In contrast, envelope d viruses are most often transmitted by d irect contact, such as by bloo d or by sexual transmission.

Examples of these include human immunodeficiency virus, herpes simplex virus type 2, and hepatitis B and C viruses.

Other enveloped viruses are transmitted directly by insect bite, eg, yellow fever virus and West Nile virus, or by animal bite, eg, rabies virus.

Many other enveloped viruses are transmitted from

person to person in respiratory aerosol droplets, such as influenza virus, measles virus, rubella virus, respiratory syncytial virus, and varicella-zoster virus.

If the droplets do not infect directly, they can dry out in the environ- ment, and these enveloped viruses are rapidly inactivated. Note that rhinoviruses, which are transmitted by respiratory droplets, are naked nucleocapsid viruses and can survive in the environment for significant periods.

They therefore can also be transmitted by hands that

make contact with the virus on contaminated surfaces.

The surface proteins of the virus, whether they are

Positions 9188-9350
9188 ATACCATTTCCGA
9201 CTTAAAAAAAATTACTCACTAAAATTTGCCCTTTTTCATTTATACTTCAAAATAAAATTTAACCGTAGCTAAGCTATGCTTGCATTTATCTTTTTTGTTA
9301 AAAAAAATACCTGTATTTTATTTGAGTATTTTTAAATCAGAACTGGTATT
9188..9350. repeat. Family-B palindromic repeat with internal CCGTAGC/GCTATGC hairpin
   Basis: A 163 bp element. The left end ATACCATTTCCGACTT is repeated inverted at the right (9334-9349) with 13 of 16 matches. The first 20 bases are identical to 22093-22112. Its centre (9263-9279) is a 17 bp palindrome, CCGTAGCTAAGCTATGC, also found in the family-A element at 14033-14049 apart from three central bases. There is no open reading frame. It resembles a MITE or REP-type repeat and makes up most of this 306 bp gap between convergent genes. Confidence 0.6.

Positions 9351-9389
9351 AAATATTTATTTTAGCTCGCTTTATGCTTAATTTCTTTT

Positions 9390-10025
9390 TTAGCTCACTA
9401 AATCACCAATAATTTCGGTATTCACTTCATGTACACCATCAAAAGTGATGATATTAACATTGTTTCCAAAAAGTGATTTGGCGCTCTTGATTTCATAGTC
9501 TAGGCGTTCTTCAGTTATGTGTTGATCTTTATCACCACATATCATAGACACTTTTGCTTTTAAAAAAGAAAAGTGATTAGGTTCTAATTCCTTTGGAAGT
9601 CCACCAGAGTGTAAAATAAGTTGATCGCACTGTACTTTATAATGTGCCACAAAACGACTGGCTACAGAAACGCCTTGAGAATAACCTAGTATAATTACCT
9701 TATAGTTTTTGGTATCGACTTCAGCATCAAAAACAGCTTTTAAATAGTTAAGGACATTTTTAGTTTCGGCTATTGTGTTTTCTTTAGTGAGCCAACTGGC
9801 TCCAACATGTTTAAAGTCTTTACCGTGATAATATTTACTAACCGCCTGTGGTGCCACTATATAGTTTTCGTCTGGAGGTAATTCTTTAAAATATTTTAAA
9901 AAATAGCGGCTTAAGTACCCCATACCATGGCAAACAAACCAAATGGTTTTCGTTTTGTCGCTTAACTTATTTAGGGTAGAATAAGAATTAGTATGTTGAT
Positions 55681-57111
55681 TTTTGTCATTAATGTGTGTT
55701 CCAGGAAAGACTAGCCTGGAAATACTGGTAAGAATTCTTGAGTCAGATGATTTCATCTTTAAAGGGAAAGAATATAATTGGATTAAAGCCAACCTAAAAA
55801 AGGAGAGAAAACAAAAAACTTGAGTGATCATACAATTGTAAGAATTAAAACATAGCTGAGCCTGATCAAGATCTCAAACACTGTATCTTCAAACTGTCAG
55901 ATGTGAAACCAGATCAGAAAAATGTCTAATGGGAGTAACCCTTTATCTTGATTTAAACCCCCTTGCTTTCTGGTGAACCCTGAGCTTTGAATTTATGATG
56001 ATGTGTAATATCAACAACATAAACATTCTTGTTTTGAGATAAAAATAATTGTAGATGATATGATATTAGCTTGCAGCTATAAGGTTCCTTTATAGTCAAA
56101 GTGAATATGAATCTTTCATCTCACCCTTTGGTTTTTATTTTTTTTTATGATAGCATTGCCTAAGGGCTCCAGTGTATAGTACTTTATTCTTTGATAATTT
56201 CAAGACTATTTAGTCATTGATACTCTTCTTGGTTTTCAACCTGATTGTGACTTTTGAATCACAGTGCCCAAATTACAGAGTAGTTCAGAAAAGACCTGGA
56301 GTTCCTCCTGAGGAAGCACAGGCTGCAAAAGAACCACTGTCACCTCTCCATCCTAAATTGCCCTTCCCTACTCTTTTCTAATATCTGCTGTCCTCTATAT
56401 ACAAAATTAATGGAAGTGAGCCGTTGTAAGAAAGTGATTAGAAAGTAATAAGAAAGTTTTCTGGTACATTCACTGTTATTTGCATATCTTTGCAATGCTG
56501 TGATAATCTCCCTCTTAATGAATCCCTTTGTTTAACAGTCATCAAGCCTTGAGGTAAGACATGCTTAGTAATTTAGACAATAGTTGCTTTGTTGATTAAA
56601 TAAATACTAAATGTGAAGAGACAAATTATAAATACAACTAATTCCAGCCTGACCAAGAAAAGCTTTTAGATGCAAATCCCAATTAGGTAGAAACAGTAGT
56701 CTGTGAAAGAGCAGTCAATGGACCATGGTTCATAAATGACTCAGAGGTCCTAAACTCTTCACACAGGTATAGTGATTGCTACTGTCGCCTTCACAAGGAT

the capsid proteins or the envelope glycoproteins, are

the principal antigens against which the host mounts its immune response to viruses.

They are also the determinants of type specificity (often called the serotype). For example, poliovirus types 1, 2, and 3 are distinguished by the antigenicity of their capsid proteins. It is important to know the number of serotypes of a virus, because vaccines should contain the prevalent serotypes. There is often little cross-protection between different serotypes.

Viruses that have multiple serorypes, ie, have antigenic

variants, have an enhanced ability to evade our host defenses because antibody against one serotype will not protect against another serotype.


There are four exceptions to the typical virus as de-

scribed above :

(1) Defective viruses are composed of viral nucleic

acid and proteins but cannot replicate witho,ut a "helper"

virus, which provides the missing function. Defective